Anatomy of the Cardiac Conduction System

Santosh K. Padala1 MD, José-Angel Cabrera2 MD, Kenneth A. Ellenbogen1 MD
1 Division of Cardiology, Pauley Heart Center, Virginia Commonwealth University, VA, USA
2 Unidad de Arritmias, Departamento de Cardiología, Hospital Universitario Quirónsalud Salud Madrid.


The specialized cardiomyocytes that constitute the conduction system in the human heart initiate the
electric impulse and result in rhythmic and synchronized contraction of the atria and ventricles.
Although the atrioventricular (AV) conduction axis was described more than a century ago by Sunao
Tawara, the anatomic pathway for propagation of impulse from atria to the ventricles has been a topic
of debate for years. Over the past 2 decades there has been a resurgence of conduction system pacing
(CSP) by implanting pacing leads in the His bundle region in lieu of chronic right ventricular pacing
that is associated with worse clinical outcomes. The inherent limitations of implanting the leads in the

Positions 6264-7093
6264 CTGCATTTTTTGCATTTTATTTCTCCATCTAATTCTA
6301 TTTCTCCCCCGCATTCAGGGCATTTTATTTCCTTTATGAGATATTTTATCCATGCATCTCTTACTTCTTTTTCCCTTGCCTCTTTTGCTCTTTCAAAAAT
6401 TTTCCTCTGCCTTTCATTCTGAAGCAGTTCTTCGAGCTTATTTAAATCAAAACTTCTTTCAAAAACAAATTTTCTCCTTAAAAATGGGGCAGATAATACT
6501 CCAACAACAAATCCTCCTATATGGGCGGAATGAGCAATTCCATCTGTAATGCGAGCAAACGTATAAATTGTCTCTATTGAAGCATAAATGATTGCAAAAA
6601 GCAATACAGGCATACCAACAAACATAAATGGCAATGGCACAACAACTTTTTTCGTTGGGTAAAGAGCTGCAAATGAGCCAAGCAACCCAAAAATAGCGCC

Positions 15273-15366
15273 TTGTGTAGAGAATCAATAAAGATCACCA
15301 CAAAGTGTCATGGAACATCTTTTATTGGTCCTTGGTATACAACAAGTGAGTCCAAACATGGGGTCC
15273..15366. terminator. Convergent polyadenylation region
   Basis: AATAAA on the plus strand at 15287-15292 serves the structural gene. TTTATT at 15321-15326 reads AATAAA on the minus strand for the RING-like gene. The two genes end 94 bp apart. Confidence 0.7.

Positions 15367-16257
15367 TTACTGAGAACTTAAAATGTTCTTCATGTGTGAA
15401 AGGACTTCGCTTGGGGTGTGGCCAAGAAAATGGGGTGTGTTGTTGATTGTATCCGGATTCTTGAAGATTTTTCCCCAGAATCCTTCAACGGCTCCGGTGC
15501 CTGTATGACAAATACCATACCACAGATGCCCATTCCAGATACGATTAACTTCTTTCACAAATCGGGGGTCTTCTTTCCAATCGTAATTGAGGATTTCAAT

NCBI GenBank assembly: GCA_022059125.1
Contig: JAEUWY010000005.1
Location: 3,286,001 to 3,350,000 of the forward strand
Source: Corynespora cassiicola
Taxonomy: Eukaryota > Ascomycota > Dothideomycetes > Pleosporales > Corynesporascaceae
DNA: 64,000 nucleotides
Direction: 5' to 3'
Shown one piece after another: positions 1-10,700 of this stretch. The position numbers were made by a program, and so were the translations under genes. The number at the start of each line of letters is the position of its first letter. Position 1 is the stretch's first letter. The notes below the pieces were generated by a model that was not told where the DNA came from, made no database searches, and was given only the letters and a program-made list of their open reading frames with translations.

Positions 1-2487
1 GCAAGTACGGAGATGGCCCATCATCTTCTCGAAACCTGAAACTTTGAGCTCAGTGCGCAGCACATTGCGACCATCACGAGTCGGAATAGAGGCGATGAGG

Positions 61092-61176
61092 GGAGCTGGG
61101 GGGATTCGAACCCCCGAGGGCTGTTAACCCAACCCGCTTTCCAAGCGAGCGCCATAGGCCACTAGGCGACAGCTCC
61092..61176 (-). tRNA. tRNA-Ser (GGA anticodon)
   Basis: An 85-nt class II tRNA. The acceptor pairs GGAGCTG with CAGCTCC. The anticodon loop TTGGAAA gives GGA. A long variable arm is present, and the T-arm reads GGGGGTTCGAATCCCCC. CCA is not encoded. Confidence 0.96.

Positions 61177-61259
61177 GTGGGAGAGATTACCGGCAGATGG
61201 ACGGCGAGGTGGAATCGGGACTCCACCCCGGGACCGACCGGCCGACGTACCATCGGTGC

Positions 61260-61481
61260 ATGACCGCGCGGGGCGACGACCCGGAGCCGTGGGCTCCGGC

His bundle region has led to the emergence of left bundle branch area pacing in the past 3 years as an
alternative strategy for CSP. The clinical experience from performing CSP has helped
electrophysiologists gain deeper insight into the anatomy and physiology of cardiac conduction
system. This review details the anatomy of the cardiac conduction system and highlights some of the
recently published articles that aid in better understanding of the AV conduction axis and its
variations, the knowledge of which is critical for CSP. The remarkable evolution in technology has
led to visualization of the cardiac conduction system using non-invasive, non-destructive highresolution
contrast enhanced micro-computed tomography imaging that may aid in future CSP. We
also discuss from anatomical perspective the differences seen clinically with His bundle pacing and
left bundle branch area pacing.

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